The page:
`// A divide and conquer based C++ program to find skyline of given ` `// buildings ` `#include<iostream> ` `using` `namespace` `std; ` ` ` `// A structure for building ` `struct` `Building ` `{ ` ` ` `int` `left; ` `// x coordinate of left side ` ` ` `int` `ht; ` `// height ` ` ` `int` `right; ` `// x coordinate of right side ` `}; ` ` ` `// A strip in skyline ` `class` `Strip ` `{ ` ` ` `int` `left; ` `// x coordinate of left side ` ` ` `int` `ht; ` `// height ` `public` `: ` ` ` `Strip(` `int` `l=0, ` `int` `h=0) ` ` ` `{ ` ` ` `left = l; ` ` ` `ht = h; ` ` ` `} ` ` ` `friend` `class` `SkyLine; ` `}; ` ` ` `// Skyline: To represent Output (An array of strips) ` `class` `SkyLine ` `{ ` ` ` `Strip *arr; ` `// Array of strips ` ` ` `int` `capacity; ` `// Capacity of strip array ` ` ` `int` `n; ` `// Actual number of strips in array ` `public` `: ` ` ` `~SkyLine() { ` `delete` `[] arr; } ` ` ` `int` `count() { ` `return` `n; } ` ` ` ` ` `// A function to merge another skyline ` ` ` `// to this skyline ` ` ` `SkyLine* Merge(SkyLine *other); ` ` ` ` ` `// Constructor ` ` ` `SkyLine(` `int` `cap) ` ` ` `{ ` ` ` `capacity = cap; ` ` ` `arr = ` `new` `Strip[cap]; ` ` ` `n = 0; ` ` ` `} ` ` ` ` ` `// Function to add a strip 'st' to array ` ` ` `void` `append(Strip *st) ` ` ` `{ ` ` ` `// Check for redundant strip, a strip is ` ` ` `// redundant if it has same height or left as previous ` ` ` `if` `(n>0 && arr[n-1].ht == st->ht) ` ` ` `return` `; ` ` ` `if` `(n>0 && arr[n-1].left == st->left) ` ` ` `{ ` ` ` `arr[n-1].ht = max(arr[n-1].ht, st->ht); ` ` ` `return` `; ` ` ` `} ` ` ` ` ` `arr[n] = *st; ` ` ` `n++; ` ` ` `} ` ` ` ` ` `// A utility function to print all strips of ` ` ` `// skyline ` ` ` `void` `print() ` ` ` `{ ` ` ` `for` `(` `int` `i=0; i<n; i++) ` ` ` `{ ` ` ` `cout << ` `" ("` `<< arr[i].left << ` `", "` ` ` `<< arr[i].ht << ` `"), "` `; ` ` ` `} ` ` ` `} ` `}; ` ` ` `// This function returns skyline for a given array of buildings ` `// arr[l..h]. This function is similar to mergeSort(). ` `SkyLine *findSkyline(Building arr[], ` `int` `l, ` `int` `h) ` `{ ` ` ` `if` `(l == h) ` ` ` `{ ` ` ` `SkyLine *res = ` `new` `SkyLine(2); ` ` ` `res->append(` `new` `Strip(arr[l].left, arr[l].ht)); ` ` ` `res->append(` `new` `Strip(arr[l].right, 0)); ` ` ` `return` `res; ` ` ` `} ` ` ` ` ` `int` `mid = (l + h)/2; ` ` ` ` ` `// Recur for left and right halves and merge the two results ` ` ` `SkyLine *sl = findSkyline(arr, l, mid); ` ` ` `SkyLine *sr = findSkyline(arr, mid+1, h); ` ` ` `SkyLine *res = sl->Merge(sr); ` ` ` ` ` `// To avoid memory leak ` ` ` `delete` `sl; ` ` ` `delete` `sr; ` ` ` ` ` `// Return merged skyline ` ` ` `return` `res; ` `} ` ` ` `// Similar to merge() in MergeSort ` `// This function merges another skyline 'other' to the skyline ` `// for which it is called. The function returns pointer to ` `// the resultant skyline ` `SkyLine *SkyLine::Merge(SkyLine *other) ` `{ ` ` ` `// Create a resultant skyline with capacity as sum of two ` ` ` `// skylines ` ` ` `SkyLine *res = ` `new` `SkyLine(` `this` `->n + other->n); ` ` ` ` ` `// To store current heights of two skylines ` ` ` `int` `h1 = 0, h2 = 0; ` ` ` ` ` `// Indexes of strips in two skylines ` ` ` `int` `i = 0, j = 0; ` ` ` `while` `(i < ` `this` `->n && j < other->n) ` ` ` `{ ` ` ` `// Compare x coordinates of left sides of two ` ` ` `// skylines and put the smaller one in result ` ` ` `if` `(` `this` `->arr[i].left < other->arr[j].left) ` ` ` `{ ` ` ` `int` `x1 = ` `this` `->arr[i].left; ` ` ` `h1 = ` `this` `->arr[i].ht; ` ` ` ` ` `// Choose height as max of two heights ` ` ` `int` `maxh = max(h1, h2); ` ` ` ` ` `res->append(` `new` `Strip(x1, maxh)); ` ` ` `i++; ` ` ` `} ` ` ` `else` ` ` `{ ` ` ` `int` `x2 = other->arr[j].left; ` ` ` `h2 = other->arr[j].ht; ` ` ` `int` `maxh = max(h1, h2); ` ` ` `res->append(` `new` `Strip(x2, maxh)); ` ` ` `j++; ` ` ` `} ` ` ` `} ` ` ` ` ` `// If there are strips left in this skyline or other ` ` ` `// skyline ` ` ` `while` `(i < ` `this` `->n) ` ` ` `{ ` ` ` `res->append(&arr[i]); ` ` ` `i++; ` ` ` `} ` ` ` `while` `(j < other->n) ` ` ` `{ ` ` ` `res->append(&other->arr[j]); ` ` ` `j++; ` ` ` `} ` ` ` `return` `res; ` `} ` ` ` `// drive program ` `int` `main() ` `{ ` ` ` `Building arr[] = {{1, 11, 5}, {2, 6, 7}, {3, 13, 9}, ` ` ` `{12, 7, 16}, {14, 3, 25}, {19, 18, 22}, ` ` ` `{23, 13, 29}, {24, 4, 28}}; ` ` ` `int` `n = ` `sizeof` `(arr)/` `sizeof` `(arr[0]); ` ` ` ` ` `// Find skyline for given buildings and print the skyline ` ` ` `SkyLine *ptr = findSkyline(arr, 0, n-1); ` ` ` `cout << ` `" Skyline for given buildings is \n"` `; ` ` ` `ptr->print(); ` ` ` `return` `0; ` `} ` |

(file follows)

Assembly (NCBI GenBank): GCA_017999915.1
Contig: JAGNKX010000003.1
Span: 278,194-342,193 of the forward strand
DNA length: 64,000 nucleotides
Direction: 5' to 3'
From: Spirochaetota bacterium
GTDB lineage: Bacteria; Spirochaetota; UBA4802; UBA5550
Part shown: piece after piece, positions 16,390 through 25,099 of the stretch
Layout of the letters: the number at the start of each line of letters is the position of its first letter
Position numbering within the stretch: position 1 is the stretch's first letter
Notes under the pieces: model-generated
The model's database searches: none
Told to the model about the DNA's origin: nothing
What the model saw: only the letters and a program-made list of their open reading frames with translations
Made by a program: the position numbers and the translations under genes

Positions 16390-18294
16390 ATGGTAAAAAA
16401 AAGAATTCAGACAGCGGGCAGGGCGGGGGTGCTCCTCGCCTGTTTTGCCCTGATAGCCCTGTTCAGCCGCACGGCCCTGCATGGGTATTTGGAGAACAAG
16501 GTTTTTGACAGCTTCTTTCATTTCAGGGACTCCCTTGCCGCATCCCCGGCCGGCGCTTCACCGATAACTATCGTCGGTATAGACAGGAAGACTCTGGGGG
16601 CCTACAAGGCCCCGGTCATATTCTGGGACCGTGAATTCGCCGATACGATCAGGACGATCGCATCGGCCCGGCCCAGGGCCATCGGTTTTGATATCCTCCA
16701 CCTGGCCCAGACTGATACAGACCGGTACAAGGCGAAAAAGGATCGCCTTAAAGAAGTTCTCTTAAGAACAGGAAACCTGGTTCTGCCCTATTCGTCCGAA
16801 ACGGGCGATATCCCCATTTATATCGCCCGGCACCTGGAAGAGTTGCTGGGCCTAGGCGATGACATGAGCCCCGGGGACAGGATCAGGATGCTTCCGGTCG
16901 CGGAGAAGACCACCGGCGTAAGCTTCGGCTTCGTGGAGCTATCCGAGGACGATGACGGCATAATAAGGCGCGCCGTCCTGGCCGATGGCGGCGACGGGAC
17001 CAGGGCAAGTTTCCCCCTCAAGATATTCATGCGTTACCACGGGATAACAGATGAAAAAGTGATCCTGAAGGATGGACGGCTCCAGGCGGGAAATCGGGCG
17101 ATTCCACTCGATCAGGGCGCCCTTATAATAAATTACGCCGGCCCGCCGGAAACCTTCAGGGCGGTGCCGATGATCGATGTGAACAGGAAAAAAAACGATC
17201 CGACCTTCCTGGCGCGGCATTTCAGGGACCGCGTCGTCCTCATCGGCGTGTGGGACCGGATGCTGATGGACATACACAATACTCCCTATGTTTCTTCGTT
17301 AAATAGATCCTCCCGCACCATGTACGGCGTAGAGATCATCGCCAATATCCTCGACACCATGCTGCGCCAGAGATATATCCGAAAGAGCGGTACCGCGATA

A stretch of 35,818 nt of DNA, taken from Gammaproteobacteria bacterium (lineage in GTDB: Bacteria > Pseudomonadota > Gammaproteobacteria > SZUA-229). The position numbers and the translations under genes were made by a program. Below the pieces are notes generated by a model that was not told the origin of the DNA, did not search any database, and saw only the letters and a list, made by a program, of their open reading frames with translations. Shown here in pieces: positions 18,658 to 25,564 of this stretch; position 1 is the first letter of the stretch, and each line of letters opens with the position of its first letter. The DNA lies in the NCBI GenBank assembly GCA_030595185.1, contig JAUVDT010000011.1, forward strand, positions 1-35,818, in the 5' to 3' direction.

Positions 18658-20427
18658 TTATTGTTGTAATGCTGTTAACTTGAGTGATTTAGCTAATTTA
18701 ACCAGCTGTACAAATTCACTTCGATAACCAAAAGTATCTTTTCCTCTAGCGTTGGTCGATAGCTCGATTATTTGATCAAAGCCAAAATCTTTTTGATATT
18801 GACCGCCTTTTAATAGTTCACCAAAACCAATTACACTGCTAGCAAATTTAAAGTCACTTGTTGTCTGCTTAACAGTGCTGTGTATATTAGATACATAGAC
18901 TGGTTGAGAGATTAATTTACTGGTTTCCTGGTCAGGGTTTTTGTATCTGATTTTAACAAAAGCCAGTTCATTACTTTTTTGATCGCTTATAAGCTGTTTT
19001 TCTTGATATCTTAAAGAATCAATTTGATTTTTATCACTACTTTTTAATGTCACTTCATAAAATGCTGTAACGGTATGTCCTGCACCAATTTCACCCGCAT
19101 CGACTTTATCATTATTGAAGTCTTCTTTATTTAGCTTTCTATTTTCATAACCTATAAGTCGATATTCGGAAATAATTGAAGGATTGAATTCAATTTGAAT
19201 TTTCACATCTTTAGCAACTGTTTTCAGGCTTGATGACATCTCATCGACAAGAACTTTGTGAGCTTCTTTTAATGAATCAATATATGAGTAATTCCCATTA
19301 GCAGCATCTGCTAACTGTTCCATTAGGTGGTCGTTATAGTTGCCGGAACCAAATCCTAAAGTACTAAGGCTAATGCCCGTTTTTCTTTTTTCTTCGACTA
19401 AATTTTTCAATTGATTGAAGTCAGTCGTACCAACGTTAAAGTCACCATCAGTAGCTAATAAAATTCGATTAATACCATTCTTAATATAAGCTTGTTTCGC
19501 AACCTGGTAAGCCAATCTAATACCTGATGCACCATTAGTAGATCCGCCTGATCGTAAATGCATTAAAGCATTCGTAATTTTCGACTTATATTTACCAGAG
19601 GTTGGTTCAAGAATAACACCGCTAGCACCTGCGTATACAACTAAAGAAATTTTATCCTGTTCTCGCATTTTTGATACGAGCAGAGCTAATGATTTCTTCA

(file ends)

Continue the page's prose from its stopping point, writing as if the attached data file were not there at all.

*chevron_right*

*filter_none*

Skyline for given buildings is (1, 11), (3, 13), (9, 0), (12, 7), (16, 3), (19, 18), (22, 3), (23, 13), (29, 0),

Time complexity of above recursive implementation is same as Merge Sort.

T(n) = T(n/2) + Θ(n)

Solution of above recurrence is Θ(nLogn)

References:

http://faculty.kfupm.edu.sa/ics/darwish/stuff/ics353handouts/Ch4Ch5.pdf

www.cs.ucf.edu/~sarahb/COP3503/Lectures/DivideAndConquer.ppt

This article is contributed **Abhay Rathi**. Please write comments if you find anything incorrect, or you want to share more information about the topic discussed above